Now, let’s return to Jesus’ story. Nowhere in the story does Jesus say directly that the rich man was a Jew. This is only implied by the fact that he knew who Father Abraham was, and Abraham knew his “five brethren” were familiar with “Moses and the prophets” and had access to their writings. In both accounts, the five represented the chosen of God, whether they were innocent or guilty of rebellion. Jesus let them know they had not been rejected yet!


We continue our search on the number and find another tidbit in Mark 8. Remember, after feeding the 4,000, the disciples realized they had brought with them only one loaf. As they discussed this among themselves Jesus admonished them to beware of the leaven of the Pharisees and Herod. The 12 men couldn’t understand their Teacher. What did that have to do with their forgetting to bring bread with them? This really concerned Jesus. He said,

“Why reason ye, because ye have no bread? perceive ye not yet, neither understand? have ye your heart yet hardened? Having eyes, see ye not? and having ears, hear ye not? and do ye not remember? ” (verse17-18).

He then prodded them to recall the two events (feeding the 5,000 and the 4,000). He asked them how many basketsful were left from each, and they answered correctly. But they still didn’t understand. And, again, this greatly troubled Jesus. Five loaves and 12 baskets? Hello? Weren’t the 5,000 all Jews? Did not 12 also identify them as God’s chosen? Wasn’t this near Bethsaida, a Jewish community? Philip, Andrew, and Peter were residents of that city (John 1:44). And in spite of all the miracles done there the “elect” still rejected Him (because of the leavening effect of the Pharisees and Herod). The 4,000 were fed from 7 loaves and had 7 basketsful (tokens of divine favor), and were Gentiles and heathen. During that recent event His disciples were expressing some of the leaven of the Pharisees.

“Moreover, those whom He fed at Bethsaida were Jews; these [the 4,000] were Gentiles and heathen. Jewish prejudice was still strong in the hearts of the disciples, and they answered Jesus, ‘Whence can a man satisfy these men with bread here in the wilderness?’ But obedient to His word they brought Him what they had,—seven loaves and two fishes. The multitude were fed, seven large baskets of fragments remaining. Four thousand men, besides women and children, were thus refreshed, and Jesus sent them away with glad and grateful hearts.” {DA 404}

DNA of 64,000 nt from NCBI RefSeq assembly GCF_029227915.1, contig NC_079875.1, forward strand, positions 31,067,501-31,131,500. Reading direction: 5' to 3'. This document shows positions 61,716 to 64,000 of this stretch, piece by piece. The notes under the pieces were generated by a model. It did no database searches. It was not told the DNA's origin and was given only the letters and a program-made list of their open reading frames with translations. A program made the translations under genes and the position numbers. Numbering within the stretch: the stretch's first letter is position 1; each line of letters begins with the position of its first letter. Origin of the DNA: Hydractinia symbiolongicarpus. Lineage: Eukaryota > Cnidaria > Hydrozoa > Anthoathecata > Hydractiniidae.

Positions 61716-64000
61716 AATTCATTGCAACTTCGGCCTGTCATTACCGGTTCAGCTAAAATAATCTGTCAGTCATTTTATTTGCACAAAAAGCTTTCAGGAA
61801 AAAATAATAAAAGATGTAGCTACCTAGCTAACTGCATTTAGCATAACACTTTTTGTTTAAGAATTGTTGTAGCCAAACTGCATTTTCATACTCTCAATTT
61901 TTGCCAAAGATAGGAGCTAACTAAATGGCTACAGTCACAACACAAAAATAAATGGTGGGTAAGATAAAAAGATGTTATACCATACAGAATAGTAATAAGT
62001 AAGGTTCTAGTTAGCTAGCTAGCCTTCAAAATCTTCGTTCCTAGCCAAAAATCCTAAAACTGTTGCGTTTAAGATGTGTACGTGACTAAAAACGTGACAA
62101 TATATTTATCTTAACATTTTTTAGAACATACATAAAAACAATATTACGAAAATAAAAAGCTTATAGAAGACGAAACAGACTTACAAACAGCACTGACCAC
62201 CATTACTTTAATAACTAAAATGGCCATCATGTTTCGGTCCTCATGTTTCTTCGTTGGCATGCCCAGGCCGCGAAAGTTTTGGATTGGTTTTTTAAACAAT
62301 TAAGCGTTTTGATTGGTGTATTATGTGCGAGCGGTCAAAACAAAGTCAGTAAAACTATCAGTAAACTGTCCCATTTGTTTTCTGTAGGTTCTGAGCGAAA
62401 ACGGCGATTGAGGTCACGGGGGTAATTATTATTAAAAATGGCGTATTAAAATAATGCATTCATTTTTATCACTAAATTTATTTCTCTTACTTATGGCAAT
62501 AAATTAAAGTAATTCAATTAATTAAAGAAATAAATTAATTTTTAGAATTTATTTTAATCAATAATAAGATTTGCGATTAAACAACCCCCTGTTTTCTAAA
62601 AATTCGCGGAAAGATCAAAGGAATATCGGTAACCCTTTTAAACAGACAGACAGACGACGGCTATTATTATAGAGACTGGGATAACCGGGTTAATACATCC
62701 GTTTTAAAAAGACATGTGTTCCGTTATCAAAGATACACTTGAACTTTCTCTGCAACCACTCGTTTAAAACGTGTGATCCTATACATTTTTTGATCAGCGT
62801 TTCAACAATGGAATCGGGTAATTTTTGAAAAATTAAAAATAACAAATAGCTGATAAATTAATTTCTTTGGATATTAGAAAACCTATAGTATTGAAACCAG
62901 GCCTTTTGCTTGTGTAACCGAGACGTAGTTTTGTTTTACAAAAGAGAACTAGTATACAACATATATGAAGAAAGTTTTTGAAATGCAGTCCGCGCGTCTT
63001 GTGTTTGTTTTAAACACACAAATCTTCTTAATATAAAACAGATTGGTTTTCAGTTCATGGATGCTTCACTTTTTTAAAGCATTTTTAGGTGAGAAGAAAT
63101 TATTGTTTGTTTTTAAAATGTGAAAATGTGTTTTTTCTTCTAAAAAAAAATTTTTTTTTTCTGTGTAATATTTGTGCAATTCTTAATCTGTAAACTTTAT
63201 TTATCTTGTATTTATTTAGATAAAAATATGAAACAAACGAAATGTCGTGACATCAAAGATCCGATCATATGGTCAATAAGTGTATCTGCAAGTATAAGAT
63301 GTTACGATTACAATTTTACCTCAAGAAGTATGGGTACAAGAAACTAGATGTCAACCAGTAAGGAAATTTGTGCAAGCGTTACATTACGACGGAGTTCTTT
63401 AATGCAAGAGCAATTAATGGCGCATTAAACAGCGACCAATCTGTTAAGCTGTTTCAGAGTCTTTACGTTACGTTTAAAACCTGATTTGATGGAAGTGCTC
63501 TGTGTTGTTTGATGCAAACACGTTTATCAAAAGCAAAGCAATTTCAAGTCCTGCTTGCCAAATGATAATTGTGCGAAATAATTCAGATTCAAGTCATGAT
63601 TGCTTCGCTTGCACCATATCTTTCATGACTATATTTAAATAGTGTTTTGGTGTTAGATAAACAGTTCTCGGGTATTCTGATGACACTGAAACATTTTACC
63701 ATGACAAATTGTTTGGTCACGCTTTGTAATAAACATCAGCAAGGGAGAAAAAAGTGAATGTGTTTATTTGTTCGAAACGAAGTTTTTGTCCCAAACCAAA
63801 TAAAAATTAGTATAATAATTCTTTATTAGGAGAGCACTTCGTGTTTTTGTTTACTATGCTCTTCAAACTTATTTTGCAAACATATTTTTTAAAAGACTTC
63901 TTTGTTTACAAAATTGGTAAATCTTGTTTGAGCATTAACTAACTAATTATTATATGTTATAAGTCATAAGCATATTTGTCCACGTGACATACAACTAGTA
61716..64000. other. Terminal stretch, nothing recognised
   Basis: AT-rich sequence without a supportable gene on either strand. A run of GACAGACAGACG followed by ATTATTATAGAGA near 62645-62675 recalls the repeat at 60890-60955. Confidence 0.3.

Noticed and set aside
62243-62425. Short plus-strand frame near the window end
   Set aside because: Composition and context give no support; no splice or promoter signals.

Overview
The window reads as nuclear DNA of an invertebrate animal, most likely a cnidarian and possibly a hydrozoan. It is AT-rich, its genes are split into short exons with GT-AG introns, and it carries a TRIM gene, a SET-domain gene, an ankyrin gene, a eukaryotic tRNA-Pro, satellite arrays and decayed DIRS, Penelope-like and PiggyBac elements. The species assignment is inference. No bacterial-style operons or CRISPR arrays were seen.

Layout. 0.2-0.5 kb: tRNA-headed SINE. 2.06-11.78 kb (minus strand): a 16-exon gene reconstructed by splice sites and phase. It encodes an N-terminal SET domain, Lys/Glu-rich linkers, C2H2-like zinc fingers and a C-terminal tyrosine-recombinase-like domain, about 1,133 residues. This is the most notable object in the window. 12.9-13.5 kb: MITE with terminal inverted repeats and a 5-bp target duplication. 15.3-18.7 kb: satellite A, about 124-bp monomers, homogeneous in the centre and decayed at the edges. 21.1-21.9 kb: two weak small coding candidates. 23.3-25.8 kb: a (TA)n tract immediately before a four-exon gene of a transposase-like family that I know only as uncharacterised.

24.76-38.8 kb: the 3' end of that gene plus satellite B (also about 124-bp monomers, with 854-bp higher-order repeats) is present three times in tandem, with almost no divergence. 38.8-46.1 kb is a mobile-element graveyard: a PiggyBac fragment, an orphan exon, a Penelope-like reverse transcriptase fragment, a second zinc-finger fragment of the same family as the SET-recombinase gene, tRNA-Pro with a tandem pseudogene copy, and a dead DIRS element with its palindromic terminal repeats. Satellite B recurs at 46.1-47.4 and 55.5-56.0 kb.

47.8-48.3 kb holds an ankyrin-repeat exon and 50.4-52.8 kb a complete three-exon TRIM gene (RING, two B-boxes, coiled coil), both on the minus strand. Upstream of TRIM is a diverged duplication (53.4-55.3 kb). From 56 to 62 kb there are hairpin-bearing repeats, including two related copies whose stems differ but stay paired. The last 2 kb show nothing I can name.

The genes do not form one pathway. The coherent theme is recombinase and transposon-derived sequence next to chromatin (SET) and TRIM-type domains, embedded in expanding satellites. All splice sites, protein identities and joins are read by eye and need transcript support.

Our search brings us to yet another way God uses the number five. It’s in the Creation story – day five (Genesis 1:20-22). What was this day unique for? “Oh, that’s when God made the fish and fowl,” some proudly say. They’ve read their Bibles! And they are right. But let’s look at a couple verses again, keeping in mind that this isn’t the first day that living forms were made. A new dimension of life was created.

Gen 1:20  And God said, Let the waters bring forth abundantly the moving creature that hath life, and fowl that may fly above the earth in the open firmament of heaven. 

Gen 1:21  And God created great whales, and every living creature that moveth, which the waters brought forth abundantly, after their kind, and every winged fowl after his kind: and God saw that it was good. 

You notice anything special about this form of life that would be different from Day 3? The “moving creature” in verse 20 and “every living creature that moveth” in the next verse are not the same word. Moses was trying to emphasize something. The first one (sherets, Strong number H8318) means swarm, creeping, and active mass of small animals, and from a word that means “wiggle.” The second use in verse 21 (ramas, H7430) speaks about gliding swiftly, or crawling, moving with short steps, or swarming. And then winged fowl adds the capacity of flight. So as we look at all these new ways of expressing life by all the different kinds of movement, it becomes obvious that Day 5 is adding the capacity of volition to life, the ability to move freely at will—something the plants didn’t have.

So now we have 5 representing the chosen of God, and those who still have the capacity of free choice, to move about as they wish (thank God for the gift of His Son who redeemed us from our captor!). But we are not through yet. As we learn of other characteristics of the number we will see a harmony and symbiosis of them all, painting a glorious picture, as only God could.


The fifth commandment enjoins us to honor our parents. Is the free exercise of the will involved? Is this something that is required of all of God’s chosen people? But this commandment adds more dimension to the number (honoring parents,and a long life in the Land of Promise). Notice, nothing contradicts or diminishes another, but rather adds to the total picture.